Exercise

Exercise with a Chronic Illness or Variable Disability.

I’ve thought about an exercise post for a while. I’ve had a couple of half-formed ideas about how to write this post but a recent article shared by the BBC has spurred me on. The article, Difficulties of Getting fit if you’re disabled by Kate Ansell, was brilliantly written and covered a lot of the topics I think are really important. The article focussed on Cerebral Palsy, something I know a fair bit about thanks to past work, and personal experiences with friends and family. I’m going to try to generalise to most chronic illnesses and variable conditions but with my own medical issues I’m bound to be a little biased.

I’m going to start of by saying something I suspect will be a tad controversial. There is almost no excuse for not doing exercise.

Now let me explain.

The literal definition of exercise is ‘An activity requiring physical or mental exertion‘, …that’s it… There is nothing in the dictionary stating that this ‘exercise‘ must be done in a gym, surrounded by people who makes you feel inferior by running faster or lifting heavier than you can.

Exercise isn’t a set task, it’s an individual experience. What suits one person isn’t right for another.

The primary goal of ‘exercise’ in is to improve fitness, so what is fitness? being healthy? eating right? being physically able to do all the things you need to? being skinny? having lots of muscles?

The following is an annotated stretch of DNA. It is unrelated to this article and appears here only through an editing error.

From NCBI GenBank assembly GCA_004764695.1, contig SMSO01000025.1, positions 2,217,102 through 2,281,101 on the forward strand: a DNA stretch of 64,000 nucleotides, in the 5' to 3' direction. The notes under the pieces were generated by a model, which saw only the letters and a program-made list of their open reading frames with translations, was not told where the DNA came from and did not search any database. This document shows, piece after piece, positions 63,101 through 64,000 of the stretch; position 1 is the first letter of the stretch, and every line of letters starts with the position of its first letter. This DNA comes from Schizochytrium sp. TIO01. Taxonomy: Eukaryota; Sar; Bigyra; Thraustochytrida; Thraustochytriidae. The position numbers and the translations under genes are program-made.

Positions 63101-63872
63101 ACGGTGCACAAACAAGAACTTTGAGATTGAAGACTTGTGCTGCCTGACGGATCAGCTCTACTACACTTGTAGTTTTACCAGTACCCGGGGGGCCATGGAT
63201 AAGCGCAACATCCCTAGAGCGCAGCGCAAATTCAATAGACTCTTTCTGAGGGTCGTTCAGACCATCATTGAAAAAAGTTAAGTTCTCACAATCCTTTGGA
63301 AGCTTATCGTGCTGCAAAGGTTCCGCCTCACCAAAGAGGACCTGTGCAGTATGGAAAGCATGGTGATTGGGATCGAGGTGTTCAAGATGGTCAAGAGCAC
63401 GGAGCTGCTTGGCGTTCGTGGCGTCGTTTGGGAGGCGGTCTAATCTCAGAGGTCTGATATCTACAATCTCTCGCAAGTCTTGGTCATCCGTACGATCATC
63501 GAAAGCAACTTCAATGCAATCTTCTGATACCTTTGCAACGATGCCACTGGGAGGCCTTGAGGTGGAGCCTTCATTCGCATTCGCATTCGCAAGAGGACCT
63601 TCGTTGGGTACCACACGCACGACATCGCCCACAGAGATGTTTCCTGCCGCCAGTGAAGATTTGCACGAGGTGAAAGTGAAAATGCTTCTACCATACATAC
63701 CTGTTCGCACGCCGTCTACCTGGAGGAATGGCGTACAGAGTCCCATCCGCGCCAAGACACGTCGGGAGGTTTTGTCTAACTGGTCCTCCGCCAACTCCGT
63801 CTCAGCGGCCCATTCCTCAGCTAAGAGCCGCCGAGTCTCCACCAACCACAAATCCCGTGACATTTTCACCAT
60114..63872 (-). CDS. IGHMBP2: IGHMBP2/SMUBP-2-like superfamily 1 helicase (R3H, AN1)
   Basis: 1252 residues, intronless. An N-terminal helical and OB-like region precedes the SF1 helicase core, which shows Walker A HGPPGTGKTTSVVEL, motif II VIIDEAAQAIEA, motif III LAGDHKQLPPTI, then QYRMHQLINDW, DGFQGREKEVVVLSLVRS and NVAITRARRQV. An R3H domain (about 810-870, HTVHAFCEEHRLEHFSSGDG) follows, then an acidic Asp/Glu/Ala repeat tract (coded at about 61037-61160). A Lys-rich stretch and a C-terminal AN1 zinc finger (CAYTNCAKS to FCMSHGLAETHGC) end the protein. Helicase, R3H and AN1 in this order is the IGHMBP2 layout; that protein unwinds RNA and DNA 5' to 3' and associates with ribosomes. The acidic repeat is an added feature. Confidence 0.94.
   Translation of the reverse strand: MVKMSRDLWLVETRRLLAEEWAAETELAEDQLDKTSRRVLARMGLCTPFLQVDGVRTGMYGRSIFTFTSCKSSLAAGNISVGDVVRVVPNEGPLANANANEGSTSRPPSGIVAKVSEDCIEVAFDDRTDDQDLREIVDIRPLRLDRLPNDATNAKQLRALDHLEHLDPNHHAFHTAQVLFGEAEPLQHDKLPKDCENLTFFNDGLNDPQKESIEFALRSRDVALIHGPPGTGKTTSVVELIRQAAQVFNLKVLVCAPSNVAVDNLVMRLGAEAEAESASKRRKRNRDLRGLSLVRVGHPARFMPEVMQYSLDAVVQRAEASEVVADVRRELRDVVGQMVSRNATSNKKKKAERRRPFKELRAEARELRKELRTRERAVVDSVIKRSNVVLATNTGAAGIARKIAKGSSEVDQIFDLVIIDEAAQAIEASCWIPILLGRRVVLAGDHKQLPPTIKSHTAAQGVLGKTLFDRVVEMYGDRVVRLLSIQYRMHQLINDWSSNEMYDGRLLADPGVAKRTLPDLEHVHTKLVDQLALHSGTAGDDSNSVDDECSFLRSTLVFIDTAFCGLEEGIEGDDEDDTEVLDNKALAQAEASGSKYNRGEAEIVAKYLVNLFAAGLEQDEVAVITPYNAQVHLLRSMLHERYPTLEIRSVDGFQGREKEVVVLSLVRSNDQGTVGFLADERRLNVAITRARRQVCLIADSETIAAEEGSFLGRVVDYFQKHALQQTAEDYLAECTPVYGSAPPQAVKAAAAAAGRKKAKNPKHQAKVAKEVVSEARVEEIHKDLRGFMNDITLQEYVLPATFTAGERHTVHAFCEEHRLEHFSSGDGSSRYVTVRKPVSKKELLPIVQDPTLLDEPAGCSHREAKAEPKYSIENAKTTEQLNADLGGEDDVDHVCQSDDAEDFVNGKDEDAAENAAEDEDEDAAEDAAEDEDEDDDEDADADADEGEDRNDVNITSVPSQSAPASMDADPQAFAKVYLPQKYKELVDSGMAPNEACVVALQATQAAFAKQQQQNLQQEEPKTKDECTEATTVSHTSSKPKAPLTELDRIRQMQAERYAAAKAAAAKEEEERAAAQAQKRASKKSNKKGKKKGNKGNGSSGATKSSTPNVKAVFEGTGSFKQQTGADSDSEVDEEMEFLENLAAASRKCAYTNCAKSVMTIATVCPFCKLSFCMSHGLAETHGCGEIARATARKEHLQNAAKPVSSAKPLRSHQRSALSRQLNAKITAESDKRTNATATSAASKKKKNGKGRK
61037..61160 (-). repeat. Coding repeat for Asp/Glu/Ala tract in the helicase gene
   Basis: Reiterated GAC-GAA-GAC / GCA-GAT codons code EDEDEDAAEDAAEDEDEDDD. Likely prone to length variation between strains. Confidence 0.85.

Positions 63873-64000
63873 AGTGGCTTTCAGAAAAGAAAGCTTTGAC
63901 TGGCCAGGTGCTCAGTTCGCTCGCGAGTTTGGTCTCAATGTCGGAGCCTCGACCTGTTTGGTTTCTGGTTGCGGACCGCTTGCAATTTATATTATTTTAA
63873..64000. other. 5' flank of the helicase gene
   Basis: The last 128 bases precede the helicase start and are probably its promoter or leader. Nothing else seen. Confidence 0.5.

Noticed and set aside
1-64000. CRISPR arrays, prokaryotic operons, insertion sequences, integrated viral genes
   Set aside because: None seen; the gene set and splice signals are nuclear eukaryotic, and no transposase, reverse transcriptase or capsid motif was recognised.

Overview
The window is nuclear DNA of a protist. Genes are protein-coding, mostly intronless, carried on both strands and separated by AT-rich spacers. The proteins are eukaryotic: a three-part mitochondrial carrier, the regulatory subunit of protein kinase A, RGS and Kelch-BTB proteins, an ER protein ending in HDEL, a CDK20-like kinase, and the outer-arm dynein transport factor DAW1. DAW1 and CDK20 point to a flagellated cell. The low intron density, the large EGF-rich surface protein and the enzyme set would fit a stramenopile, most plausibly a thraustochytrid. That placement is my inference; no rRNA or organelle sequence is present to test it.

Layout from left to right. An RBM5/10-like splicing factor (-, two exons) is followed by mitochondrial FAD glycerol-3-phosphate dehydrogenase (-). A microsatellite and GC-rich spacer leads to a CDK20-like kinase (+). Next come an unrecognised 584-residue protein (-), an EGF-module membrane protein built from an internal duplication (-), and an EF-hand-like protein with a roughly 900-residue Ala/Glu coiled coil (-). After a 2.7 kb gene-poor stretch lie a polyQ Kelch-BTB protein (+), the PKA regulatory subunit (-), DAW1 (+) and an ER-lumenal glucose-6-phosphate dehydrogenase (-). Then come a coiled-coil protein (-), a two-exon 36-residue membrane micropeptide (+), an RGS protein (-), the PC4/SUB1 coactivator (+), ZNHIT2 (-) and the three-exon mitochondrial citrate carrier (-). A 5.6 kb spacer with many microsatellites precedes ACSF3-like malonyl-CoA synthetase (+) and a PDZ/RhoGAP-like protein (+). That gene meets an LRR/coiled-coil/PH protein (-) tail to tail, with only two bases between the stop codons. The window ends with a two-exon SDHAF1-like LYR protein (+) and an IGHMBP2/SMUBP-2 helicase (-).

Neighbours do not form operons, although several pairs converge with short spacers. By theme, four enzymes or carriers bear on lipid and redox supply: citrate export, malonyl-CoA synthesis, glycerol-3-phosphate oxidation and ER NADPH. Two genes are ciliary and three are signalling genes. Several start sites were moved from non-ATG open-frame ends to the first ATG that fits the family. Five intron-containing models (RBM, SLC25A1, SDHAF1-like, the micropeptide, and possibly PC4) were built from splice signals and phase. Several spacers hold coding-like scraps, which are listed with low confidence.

By some definitions I will never be ‘fit’ since there will always be things my body cannot do. I will never be able to run a marathon, If I get too hot I’ll still pass out. Going to a gym will not fix that.

I prefer to think of fitness as Being the best I can be given the limitations I face.

I think we need to re-examine the way we think of exercise, society has pushed ‘exercise’ to a point where it’s seemingly unattainable for many people, I’d like to change that.

If you’ve struggled with fatigue or pain for years and you’ve deconditioned a lot then marching yourself off to the gym for an hour is only going to end badly. Think back to the definition of ‘exercise’ again and adjust your perception of ‘exertion’.

If you’ve been on bed rest then try sitting in a chair for a while, if you’ve been slumping then try sitting up straight using your core muscles for a few minutes. What is easy for some people might be totally exhausting for you.

Just to give you a quick idea of this I’ll give you an example. When I first developed Postural Tachycardia I wasn’t getting any medical advice and my heart rate was totally un-controlled. I was wearing a heart rate monitor for most of my waking hours to try an learn my limits and prevent mega-flops. My partner arrived home from a 10 mile run. I stood up to give him and hug and we talked. My standing heart rate was the same as his after he’d run 10 miles! So we’d done drastically different activities but we were exerting ourselves at a similar level.